Declaring that “a human baby is not a consumer product to be bought or sold based on the supply and demand of the economy,” the New York State Catholic Conference has urged lawmakers to reject a proposal included in Governor Andrew Cuomo’s executive budget that could allow commercial reproductive surrogacy in New York.
In a letter sent via email to members of the State Senate and Assembly on March 6, Kathleen M. Gallagher, pro-life director for the Conference explained that a section in the proposed budget, misleadingly called the “Child-Parent Security Act,” would remove New York’s longstanding prohibition on commercial reproductive surrogacy.
“The language in the Executive Budget would … allow contractual profit-making arrangements whereby a woman’s womb will be bought/rented for the purpose of breeding a child for a third party, to whom the infant will be relinquished at birth,” Gallagher wrote. “We strongly urge you to oppose the repeal of New York’s prohibition.”
“Reproductive commerce is human exploitation,” she continued. “Commercialization denigrates the dignity of women by degrading pregnancy to a service. In states where surrogacy is permitted, surrogate services are advertised, surrogates are recruited — most often on college campuses, in poor neighborhoods, and on military bases — and operating agencies make large profits. Yet the process of surrogacy entails invasive, often burdensome, medical procedures and serious health risks for women.”
Currently, New York Domestic Relations Law declares surrogacy contracts contrary to public policy, void, and unenforceable, Gallagher explained. Vendors who assist in arranging such contracts are liable for up to a civil penalty of $10,000 and forfeiture of the fee received in brokering the contract; a second violation constitutes a felony. This policy was signed into law in 1992 by then-Governor Mario M. Cuomo, with broad bipartisan support.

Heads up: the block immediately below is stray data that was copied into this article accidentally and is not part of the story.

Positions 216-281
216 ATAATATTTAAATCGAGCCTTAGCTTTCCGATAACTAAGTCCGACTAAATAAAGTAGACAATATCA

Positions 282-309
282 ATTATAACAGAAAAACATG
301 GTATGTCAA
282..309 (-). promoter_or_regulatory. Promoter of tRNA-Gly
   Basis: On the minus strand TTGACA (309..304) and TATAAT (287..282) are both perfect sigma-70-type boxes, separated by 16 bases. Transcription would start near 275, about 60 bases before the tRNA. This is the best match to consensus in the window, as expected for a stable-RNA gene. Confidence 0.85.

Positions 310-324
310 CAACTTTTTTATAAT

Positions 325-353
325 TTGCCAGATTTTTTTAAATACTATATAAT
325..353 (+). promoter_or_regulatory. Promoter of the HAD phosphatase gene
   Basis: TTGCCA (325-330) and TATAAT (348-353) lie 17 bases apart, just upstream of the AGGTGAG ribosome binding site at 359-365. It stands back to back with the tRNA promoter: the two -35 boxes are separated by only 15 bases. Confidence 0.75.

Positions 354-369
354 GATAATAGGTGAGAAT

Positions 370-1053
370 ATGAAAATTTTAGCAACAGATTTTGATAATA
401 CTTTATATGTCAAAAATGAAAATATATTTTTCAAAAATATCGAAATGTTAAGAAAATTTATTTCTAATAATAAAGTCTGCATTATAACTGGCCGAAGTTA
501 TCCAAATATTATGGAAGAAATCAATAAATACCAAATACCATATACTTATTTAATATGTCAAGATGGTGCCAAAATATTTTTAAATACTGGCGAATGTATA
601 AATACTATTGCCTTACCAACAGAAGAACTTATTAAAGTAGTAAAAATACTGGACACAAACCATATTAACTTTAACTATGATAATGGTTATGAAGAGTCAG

“The language in the Executive Budget would undo this policy and allow contractual profit-making arrangements whereby a woman’s womb will be bought/rented for the purpose of breeding a child for a third party, to whom the infant will be relinquished at birth,” Gallagher wrote.
“We would note that the legislative language offers no protection for children in terms of the intended home in which they will reside. As with adoption placements, should there not be background checks and home inspections prior to a child being relinquished? Why does the legislation contain ‘eligibility requirement’ for the surrogate mother but not for the ‘intended parents’?
“We believe that the surrogacy policy proposed in the Executive Budget fosters grave violations of human rights and human dignity, and will reap many dangerous consequences. It is not in the best interests of women, children, families or society,” she wrote.
“We urge you to oppose the “Child-Parent Security Act” language in the proposed Executive Budget, as well as the freestanding legislation (S.2071) known by the same name.”
Read the entire letter here: https://www.nyscatholic.org/letter-to-nys-senate-regarding-commercial-surrogacy/